Monday, August 10, 2009

How Much Does It Matter?

Here's a question posed by Mr. Bill in our Sunday morning adult education class: "How much does it matter to you that the gospel stories may not be historical?"

As I ponder that question, here are a few things that come to mind that are shaping my initial response:
  • Jesus never wrote anything; we have no first-person record of his sayings/actions as we have with the writings of the apostle Paul
  • None of Jesus' 12 apostles wrote the gospels (one of the "assured" results of historical inquiry)
  • The gospels were written 40 - 70 years after the death of Jesus
  • Each gospel presents a unique picture of Jesus as seen from the writer's perspective
  • The gospels are clearly "devotional" documents, not historical documents
  • The Gospel of John gives us the clearest evidence of how theology is at work in gospel composition, but the other three are also theologically driven
  • The nature miracles make no sense historically, they make perfect sense theologically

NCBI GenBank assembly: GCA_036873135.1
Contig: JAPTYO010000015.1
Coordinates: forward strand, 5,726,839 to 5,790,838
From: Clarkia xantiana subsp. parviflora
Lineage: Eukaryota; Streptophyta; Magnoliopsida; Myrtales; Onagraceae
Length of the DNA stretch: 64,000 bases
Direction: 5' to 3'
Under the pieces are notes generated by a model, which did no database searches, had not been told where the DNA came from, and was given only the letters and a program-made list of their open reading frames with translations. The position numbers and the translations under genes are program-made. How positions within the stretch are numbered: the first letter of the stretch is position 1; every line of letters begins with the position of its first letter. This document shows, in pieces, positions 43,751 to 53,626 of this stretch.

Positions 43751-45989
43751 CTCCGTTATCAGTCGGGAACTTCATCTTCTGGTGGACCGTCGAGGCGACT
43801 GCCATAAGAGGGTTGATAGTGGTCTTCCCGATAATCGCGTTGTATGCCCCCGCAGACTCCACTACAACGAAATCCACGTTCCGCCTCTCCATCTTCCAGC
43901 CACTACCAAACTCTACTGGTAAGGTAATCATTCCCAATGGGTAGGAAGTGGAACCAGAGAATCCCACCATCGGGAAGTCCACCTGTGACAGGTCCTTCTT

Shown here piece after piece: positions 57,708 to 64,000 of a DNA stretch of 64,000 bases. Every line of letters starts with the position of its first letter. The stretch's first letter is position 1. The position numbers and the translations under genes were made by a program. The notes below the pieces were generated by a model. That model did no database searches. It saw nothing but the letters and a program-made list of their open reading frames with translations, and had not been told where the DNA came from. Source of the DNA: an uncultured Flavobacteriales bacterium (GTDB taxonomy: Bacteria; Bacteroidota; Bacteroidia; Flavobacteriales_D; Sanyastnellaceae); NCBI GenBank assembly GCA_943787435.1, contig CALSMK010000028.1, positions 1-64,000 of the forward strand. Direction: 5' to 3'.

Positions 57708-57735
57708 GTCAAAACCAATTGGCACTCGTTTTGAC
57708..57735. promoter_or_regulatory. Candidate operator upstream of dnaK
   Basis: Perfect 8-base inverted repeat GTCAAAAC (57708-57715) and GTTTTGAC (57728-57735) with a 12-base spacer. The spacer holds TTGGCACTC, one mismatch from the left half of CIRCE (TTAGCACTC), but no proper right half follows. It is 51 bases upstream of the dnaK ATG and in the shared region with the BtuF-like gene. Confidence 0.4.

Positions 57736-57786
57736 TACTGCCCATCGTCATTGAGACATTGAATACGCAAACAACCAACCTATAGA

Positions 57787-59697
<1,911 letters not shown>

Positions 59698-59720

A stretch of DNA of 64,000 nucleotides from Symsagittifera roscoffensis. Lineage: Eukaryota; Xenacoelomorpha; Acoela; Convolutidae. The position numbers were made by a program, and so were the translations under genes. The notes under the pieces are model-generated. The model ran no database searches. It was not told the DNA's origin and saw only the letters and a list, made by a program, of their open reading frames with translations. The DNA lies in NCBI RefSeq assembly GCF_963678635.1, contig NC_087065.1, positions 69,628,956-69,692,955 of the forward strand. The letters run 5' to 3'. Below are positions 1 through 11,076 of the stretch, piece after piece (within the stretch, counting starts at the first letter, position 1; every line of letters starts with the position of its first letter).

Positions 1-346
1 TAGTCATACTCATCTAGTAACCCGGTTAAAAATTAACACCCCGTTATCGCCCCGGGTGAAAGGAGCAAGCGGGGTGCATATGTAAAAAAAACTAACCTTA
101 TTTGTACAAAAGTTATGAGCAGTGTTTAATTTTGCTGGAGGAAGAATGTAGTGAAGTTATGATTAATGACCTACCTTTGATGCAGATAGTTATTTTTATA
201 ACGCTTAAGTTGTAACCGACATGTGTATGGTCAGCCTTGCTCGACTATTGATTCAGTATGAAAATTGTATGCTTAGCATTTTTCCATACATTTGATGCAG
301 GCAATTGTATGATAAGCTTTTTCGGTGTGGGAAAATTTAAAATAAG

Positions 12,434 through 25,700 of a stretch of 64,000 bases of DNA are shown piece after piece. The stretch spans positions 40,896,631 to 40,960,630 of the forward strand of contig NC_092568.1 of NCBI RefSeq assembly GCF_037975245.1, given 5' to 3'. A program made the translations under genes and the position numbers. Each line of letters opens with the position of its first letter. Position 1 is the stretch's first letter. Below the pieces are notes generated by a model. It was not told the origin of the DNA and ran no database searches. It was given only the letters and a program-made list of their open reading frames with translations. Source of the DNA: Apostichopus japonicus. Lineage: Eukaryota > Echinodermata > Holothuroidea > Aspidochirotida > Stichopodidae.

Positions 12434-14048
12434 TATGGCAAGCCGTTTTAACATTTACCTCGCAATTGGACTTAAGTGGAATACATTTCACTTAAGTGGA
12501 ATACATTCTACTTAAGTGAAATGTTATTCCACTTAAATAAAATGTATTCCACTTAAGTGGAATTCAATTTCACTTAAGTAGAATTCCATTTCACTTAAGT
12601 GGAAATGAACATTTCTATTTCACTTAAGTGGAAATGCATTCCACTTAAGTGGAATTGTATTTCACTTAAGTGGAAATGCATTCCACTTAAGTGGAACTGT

• Scholars can not agree on criteria for the evaluation of the saying of Jesus
  • The memory of Jesus was dependent on the strengths and weaknesses of oral tradition
  • The Jesus tradition seems well placed in the social/political situation of the day
  • First century historiography was different from our own
  • We have no way of knowing what comes from the historical Jesus, even though the setting for the story seems well placed.
  • Whether you use only the canonical gospels or supplement with data from the non-canonicals, we are still left with an historical construct that may or not be accurate.
  • Does it matter? Not if the gospels are viewed as religious/devotional documents that act as sacrament, allowing us to experience the creative Spirit of the universe.
  • As a part of our tradition, we believe that the canonical gospels provide us with what we need to know about Jesus
History is interesting, but theology takes us to the throne of God!

No comments: